Four Japanese universities slip in annual global ranking

The University of Tokyo remained Asia’s No. 1 institution of higher education according to an annual international ranking released on Wednesday, but other Japanese universities lost ground.

The country’s most prestigious university, known locally as Todai, held steady in 23rd place in the Times Higher Education World University Rankings for 2014-15.

Four other Japanese universities that made the top-200 list dropped in the rankings. Kyoto University fell seven places to 59th, while the Tokyo Institute of Technology dropped to 141st from 125th. Osaka University slipped to 157th from 144th, and Tohoku University moved down to 165th from 150th.

“There is an encouraging commitment in Japan to improve Japanese universities’ international outlook, which can be a real driver of improvement, but as nations like China and South Korea continue to make strong progress, it is not clear whether such reforms will be enough,” Phil Baty, the editor of Times Higher Education World University Rankings, said in a statement.

Prime Minister Shinzo Abe’s growth strategy, announced last year, aimed to have more than 10 Japanese universities ranked among the world’s top 100 within the next decade. The education ministry said last week it will give financial support to 37 public and private universities to boost their international competitiveness. These schools, dubbed “super global universities,” include the University of Tokyo, Kyoto University and Osaka University.

As for other Asian universities in the top 50, the National University of Singapore moved up one place to 25th to retain Asia’s No. 2 status. The University of Hong Kong remained unchanged at 43rd place, and Peking University ranked 48th, down from 45th. Tsinghua University rose one place to 49th, while Seoul National University was 50th, down from 44th.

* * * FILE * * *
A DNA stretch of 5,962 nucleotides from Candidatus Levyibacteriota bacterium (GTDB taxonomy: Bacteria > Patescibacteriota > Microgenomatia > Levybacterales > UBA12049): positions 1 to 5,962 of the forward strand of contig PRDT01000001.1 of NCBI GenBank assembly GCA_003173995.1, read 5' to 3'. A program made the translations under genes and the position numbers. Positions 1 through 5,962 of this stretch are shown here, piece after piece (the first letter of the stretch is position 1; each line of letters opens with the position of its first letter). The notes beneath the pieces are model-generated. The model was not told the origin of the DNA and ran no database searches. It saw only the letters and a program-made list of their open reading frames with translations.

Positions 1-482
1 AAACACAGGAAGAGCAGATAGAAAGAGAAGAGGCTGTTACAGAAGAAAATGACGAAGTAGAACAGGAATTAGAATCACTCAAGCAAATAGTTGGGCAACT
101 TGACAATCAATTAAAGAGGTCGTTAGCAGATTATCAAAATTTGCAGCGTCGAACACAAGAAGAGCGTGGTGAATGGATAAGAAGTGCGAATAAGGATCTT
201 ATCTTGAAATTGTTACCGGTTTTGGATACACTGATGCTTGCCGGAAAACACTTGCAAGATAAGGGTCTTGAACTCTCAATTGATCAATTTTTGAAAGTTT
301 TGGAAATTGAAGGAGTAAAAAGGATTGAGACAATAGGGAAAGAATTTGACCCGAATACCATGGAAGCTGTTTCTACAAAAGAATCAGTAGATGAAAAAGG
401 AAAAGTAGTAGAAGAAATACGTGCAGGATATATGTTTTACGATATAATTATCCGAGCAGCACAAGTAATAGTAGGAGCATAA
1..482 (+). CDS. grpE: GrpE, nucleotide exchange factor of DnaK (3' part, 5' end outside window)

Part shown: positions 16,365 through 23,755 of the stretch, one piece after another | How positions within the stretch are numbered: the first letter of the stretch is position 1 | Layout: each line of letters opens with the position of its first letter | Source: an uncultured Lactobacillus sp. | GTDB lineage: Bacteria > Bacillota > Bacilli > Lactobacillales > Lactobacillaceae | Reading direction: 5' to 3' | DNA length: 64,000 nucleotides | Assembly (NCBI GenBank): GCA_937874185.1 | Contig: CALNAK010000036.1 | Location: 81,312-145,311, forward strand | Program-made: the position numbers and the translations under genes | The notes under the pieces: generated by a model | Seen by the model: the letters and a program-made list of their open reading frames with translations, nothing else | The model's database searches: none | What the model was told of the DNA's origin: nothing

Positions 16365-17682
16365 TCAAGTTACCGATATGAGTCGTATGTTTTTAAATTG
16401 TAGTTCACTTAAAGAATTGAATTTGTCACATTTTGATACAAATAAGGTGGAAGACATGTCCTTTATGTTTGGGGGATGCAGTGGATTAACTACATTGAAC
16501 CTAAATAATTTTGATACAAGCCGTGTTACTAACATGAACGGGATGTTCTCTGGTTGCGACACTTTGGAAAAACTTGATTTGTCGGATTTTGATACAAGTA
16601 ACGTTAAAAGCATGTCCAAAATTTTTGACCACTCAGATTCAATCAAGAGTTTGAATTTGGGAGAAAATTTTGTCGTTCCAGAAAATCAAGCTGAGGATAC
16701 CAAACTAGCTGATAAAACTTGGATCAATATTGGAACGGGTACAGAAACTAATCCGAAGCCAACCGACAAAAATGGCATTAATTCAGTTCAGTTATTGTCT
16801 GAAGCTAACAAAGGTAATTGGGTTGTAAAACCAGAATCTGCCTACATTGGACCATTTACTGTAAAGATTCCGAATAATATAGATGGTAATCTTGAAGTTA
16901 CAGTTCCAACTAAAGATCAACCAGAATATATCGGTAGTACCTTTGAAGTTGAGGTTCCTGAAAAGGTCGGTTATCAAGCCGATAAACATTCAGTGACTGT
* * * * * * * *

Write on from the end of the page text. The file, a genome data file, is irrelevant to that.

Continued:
Hong Kong University of Science and Technology shot up six places to 51st, and Korea Advanced Institute of Science and Technology rose to 52nd from 56th.

Japan maintained its position as Asia’s top country with five schools listed in the top 200, followed by South Korea and Hong Kong with four respectively and China with three.

“East Asia’s top universities continue their strong upward movement in the rankings, on the back of strong government financial support, strong leadership and a strong commitment to excellence in higher education and research,” Baty observed.

“We now have two Asian universities in the world top 25 for the first time, with eight Asian institutions in or very close to the world top 50 and 24 Asian institutions in the top 200 — four more than last year,” he added.

The California Institute of Technology took first place for the fourth straight year in the rankings, while Harvard University came second and the University of Oxford ranked third. Stanford University was fourth and the University of Cambridge came fifth.

The United States had the highest number of institutions ranked in the top 200 with 74 schools, followed by the United Kingdom with 29 and Germany with 12.

The British magazine compiled the rankings by assessing various indicators across five areas: industry income, teaching, citations, research and international outlook.

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Four Japanese universities slip in annual global ranking
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